Folk Beliefs
general
Legends
Narrative

“Handprints”

When asked, “why don’t you drive on the Pali at night?” your response will be a sigh because the answer is obvious and comes in the form of various horror stories and unexplainable events. Long story short, no matter what story you’ve heard, driving on the Pali is always sketch. Anyway, this version starts like this:

So it was said that, a long time ago, there was a young couple that after a date, went up to the Pali lookout and (intake of breath) as they’re sitting there, looking out, they start hear something funny (like strange, not humorous)…

And so the guy’s like, “what is this?” and the girl’s freaking out a little bit…

His date was clearly really scared already and so of course he decided to be all “macho” and go outside and investigate. So he goes out and she can’t see him anymore… and then she hears him scream and then she hears the slap of hands on the car (gestures slapping)…

… and she freaks out even more, and then stupidly, also decides to go outside to find him/discover what the noise is… and of course she also disappears….

Then the next day, when people come looking for them, all they find is the car. They find a car on top of the Pali lookout, all covered in handprints (makes a wide gesture), and no one, to this day, knows where they were…

They were never found. And that’s why no one drives/stops at the Pali lookout at night. The End!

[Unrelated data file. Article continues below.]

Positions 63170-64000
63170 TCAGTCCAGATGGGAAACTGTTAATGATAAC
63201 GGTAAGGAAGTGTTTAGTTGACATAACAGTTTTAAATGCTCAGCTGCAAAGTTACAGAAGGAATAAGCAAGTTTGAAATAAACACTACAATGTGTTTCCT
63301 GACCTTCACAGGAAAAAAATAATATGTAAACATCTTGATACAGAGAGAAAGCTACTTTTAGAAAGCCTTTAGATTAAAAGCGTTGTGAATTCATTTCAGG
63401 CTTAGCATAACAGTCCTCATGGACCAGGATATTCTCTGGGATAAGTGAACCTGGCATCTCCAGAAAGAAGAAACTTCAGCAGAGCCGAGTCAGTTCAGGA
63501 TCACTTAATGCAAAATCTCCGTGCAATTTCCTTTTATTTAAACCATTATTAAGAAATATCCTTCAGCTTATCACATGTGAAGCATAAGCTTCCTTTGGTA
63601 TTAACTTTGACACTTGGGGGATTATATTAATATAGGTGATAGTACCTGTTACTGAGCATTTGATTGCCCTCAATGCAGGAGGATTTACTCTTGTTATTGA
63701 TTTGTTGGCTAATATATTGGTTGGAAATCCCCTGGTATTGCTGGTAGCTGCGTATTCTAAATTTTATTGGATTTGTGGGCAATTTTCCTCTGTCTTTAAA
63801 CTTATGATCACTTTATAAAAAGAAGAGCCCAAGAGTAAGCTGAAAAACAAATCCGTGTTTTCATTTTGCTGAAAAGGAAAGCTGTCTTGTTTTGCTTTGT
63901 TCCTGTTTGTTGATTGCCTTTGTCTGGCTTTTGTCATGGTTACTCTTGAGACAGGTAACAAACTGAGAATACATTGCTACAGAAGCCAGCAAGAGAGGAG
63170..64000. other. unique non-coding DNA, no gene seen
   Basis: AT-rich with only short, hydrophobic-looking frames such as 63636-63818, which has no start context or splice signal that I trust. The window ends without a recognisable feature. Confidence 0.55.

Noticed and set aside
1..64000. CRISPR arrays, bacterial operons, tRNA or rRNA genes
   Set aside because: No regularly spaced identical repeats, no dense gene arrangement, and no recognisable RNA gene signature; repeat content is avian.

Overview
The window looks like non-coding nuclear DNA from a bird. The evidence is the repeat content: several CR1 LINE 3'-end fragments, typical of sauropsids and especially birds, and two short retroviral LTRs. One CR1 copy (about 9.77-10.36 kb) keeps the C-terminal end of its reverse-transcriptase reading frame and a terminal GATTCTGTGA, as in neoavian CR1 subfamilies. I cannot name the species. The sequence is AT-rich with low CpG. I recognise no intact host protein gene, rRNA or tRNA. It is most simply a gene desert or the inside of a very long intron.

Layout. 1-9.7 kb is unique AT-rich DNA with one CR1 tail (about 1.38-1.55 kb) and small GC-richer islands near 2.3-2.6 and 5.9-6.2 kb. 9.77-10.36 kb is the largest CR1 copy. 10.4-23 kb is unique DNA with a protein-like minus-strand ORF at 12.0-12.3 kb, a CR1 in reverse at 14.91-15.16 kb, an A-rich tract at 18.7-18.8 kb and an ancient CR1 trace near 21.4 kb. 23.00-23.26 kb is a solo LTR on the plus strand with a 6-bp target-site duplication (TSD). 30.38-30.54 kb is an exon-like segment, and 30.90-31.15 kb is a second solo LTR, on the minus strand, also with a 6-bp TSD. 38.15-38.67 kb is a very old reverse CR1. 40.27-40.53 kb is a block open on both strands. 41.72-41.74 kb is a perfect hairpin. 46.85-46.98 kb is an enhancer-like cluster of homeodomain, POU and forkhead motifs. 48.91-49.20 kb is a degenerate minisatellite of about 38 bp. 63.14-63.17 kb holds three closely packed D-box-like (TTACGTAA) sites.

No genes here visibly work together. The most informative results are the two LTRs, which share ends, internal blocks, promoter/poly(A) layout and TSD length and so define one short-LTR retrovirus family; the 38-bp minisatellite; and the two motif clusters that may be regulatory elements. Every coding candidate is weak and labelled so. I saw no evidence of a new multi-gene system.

How did you come across this folklore: “this is something I think everyone in Hawaii has heard throughout life, especially in Hawaiiana class–but this version was one told more saliently/memorably at freshman sleepover by my paddling coach.”

Other information: “I’ve also heard versions where the car is found covered in bloody handprints, or something like that, but I find them less believable. This version, and the other horror stories from the Pali, are so believable that anyone from Hawaii will agree that driving on the Pali highway at night is a terrible idea.”

This legend, among the others forewarning those intending to drive on the Pali highway at night (which is passes through several areas than many would consider as “sacred” to the native Hawaiians), illustrates that belief really is contextual. One might not believe the story in broad daylight, in the comfort and safety of one’s home, but when obligated to or given the option to drive on the eerie Pali at night, all of these legends suddenly become a hundred times more plausible and a lot of people will go out of their way to avoid this.

 

 

 

 

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